Egypt, India launch 'strategic partnership' to boost trade
Egypt and India yesterday announced a "strategic partnership" to increase trade by billions of dollars and strengthen diplomatic ties, as President Abdel Fattah al-Sisi concluded a visit to New Delhi.
Facing a worsening economic crisis, Egypt is scrambling to boost international trade and attract investors.
India is already Egypt's seventh-largest trading partner, according to data from Cairo's central bank, with a joint statement issued Thursday touting "a record high of $7.26 billion" during the last fiscal year.
Sisi and Indian Prime Minister Narendra Modi expect annual bilateral trade to rise "to $12 billion within the next five years", said the statement, capping the Egyptian president's three-day visit.
Modi hosted Sisi on Thursday as "guest of honour" for a Republic Day ceremony, marking the anniversary of the adoption of India's post-independence constitution.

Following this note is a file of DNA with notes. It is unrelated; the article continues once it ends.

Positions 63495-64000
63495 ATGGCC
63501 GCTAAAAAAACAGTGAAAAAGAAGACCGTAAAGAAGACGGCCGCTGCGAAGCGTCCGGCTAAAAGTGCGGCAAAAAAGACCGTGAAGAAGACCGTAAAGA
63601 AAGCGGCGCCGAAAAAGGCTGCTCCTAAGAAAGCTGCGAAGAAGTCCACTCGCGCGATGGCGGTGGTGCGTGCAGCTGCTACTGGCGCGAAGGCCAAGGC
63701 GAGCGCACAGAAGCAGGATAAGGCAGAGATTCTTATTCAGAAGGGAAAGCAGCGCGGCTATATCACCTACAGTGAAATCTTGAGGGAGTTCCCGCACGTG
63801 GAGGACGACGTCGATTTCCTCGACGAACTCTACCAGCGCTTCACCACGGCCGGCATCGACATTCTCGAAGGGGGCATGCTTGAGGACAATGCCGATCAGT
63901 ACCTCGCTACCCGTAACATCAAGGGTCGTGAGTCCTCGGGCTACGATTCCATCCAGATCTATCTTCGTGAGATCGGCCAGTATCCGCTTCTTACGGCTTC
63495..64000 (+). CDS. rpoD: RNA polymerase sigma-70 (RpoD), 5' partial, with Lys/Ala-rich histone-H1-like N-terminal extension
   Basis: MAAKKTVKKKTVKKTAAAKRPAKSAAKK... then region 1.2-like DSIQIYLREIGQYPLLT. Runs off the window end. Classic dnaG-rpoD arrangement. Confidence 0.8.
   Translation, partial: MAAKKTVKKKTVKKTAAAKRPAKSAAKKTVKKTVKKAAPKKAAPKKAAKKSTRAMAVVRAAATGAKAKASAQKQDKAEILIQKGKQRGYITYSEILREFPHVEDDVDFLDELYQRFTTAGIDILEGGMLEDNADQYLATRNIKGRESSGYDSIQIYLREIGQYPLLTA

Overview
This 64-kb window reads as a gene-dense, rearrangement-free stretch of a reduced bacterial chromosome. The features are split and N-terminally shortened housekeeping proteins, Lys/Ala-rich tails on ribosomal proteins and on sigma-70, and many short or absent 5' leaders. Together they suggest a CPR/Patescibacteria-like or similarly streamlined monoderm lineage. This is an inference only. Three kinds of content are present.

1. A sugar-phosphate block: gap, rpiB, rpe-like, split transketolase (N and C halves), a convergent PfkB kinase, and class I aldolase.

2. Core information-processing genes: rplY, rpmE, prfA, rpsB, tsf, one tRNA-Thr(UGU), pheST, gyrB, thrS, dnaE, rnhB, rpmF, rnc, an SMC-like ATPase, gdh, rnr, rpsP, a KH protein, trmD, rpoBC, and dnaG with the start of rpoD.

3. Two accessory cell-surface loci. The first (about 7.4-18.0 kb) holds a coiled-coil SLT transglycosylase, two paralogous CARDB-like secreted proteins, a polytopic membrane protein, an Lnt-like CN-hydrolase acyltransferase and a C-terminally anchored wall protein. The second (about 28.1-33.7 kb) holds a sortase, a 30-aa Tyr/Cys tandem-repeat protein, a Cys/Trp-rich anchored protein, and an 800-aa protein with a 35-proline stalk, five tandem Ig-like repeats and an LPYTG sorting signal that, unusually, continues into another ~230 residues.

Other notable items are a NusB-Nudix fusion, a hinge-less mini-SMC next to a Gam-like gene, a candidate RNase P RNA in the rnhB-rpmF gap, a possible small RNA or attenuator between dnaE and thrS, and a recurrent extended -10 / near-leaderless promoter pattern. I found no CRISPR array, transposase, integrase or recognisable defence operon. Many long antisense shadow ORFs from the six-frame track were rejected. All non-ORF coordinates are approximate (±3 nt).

The two leaders agreed to increase Indian investments in Egypt, which currently stand at "over $3.15 billion" according to their statement, including through a potential "dedicated land area for Indian industries in the Suez Canal Economic Zone".
The statement also notes "strengthened bilateral cooperation" in agriculture, space research and tourism.
The economic crisis in Egypt, triggered by Russia's invasion of Ukraine last year, has sent the local currency plummeting.
The war has also unsettled global investors who pulled billions out of the North African country.
The Egyptian pound has lost half its value against the US dollar since March, following a devaluation demanded as part of a $3 billion loan agreement with the International Monetary Fund.
In a sign of closer diplomatic ties, Modi has also invited Sisi to participate in the G20 summit in India in September to represent "the interests and priorities of the global south", their statement said.
The two leaders also called for "comprehensive reforms in the UN Security Council, including by expanding membership categories and strengthening representation for developing countries".